Marcus Junius Brutus is best known for being one of the killers of Julius Caesar. In the historical tradition, he is considered a defender of the Roman republic and republican values. It turns out, however, that he treated these values freely and selectively, depending on whether they actually served his interests.
Before 50 BCE he lent money to the people of the Cypriot city of Salamis at a very high, as we would say today, interest, charging borrowers with 48% interest! At that time, the permissible interest under Roman law was only 12% of the amount borrowed. It is also worth adding that senators were forbidden to engage in business, and for patricians it was a disgrace on honor.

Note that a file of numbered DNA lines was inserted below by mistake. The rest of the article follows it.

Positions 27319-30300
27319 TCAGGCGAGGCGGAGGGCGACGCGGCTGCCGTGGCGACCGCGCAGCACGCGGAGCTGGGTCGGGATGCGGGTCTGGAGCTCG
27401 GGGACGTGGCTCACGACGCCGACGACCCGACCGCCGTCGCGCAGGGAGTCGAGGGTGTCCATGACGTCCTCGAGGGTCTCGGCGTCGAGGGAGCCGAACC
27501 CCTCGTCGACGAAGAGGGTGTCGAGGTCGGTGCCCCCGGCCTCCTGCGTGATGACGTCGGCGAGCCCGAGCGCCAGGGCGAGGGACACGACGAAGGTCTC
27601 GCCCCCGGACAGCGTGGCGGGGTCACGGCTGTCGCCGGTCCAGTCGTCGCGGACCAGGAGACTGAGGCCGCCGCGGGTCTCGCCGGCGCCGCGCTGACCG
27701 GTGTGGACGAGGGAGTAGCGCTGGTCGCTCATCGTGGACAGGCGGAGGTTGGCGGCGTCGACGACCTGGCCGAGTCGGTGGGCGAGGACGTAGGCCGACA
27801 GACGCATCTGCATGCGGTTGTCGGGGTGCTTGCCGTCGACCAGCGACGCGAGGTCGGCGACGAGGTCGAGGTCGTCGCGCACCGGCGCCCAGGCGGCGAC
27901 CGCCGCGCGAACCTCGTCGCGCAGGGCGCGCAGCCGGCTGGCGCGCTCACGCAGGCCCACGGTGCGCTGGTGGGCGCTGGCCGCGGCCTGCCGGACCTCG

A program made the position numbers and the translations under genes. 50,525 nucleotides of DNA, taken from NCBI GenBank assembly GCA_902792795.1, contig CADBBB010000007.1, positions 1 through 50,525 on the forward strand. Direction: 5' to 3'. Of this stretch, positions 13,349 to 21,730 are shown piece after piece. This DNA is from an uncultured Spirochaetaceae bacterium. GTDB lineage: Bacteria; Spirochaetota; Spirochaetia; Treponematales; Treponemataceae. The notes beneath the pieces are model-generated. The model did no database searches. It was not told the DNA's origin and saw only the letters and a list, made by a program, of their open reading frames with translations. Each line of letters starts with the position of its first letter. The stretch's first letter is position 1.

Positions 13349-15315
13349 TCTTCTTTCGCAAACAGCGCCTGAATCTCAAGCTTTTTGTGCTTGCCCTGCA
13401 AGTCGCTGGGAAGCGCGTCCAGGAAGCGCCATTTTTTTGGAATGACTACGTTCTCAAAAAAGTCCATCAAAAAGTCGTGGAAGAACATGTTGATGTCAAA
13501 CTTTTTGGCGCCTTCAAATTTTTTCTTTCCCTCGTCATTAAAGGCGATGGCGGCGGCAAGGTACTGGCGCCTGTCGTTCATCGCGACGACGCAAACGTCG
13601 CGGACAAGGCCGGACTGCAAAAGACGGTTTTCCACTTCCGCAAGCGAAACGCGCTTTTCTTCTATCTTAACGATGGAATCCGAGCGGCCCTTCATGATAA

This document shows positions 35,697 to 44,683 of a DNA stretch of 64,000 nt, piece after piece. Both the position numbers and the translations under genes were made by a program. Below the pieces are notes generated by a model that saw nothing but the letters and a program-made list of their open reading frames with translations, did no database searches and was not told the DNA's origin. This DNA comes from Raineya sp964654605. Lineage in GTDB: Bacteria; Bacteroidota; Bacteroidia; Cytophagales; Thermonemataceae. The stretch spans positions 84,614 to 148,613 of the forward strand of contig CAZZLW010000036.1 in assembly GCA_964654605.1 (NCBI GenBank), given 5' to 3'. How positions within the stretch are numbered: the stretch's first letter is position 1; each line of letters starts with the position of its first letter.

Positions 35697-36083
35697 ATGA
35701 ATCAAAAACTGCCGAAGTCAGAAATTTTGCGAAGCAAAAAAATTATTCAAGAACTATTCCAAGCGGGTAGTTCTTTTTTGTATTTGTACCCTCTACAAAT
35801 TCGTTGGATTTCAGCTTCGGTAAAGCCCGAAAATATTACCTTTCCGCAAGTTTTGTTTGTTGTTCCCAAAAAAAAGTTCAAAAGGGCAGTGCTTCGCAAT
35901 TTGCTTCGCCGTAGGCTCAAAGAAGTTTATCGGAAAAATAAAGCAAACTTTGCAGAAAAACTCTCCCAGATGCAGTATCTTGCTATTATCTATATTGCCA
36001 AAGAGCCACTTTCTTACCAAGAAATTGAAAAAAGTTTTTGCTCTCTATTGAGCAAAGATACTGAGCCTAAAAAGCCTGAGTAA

Brutus, acting through his equites agents, has broken the law twice. In 50 BCE the proconsul of Cilicia was Marcus Tullius Cicero, and he was also responsible for the affairs of Cyprus. He refused to collect such high percentages against the agreed 12%. Marcus Junius then persuaded the senators to vote in his favor, forcing Cicero to collect interest. It was then that Cicero learned that one of his friends, i.e. Brutus, was behind the high-interest rates. So Shakespeare was right to describe Brutus with undisguised irony in Antony’s speech on Caesar’s corpse as “a man of honor”.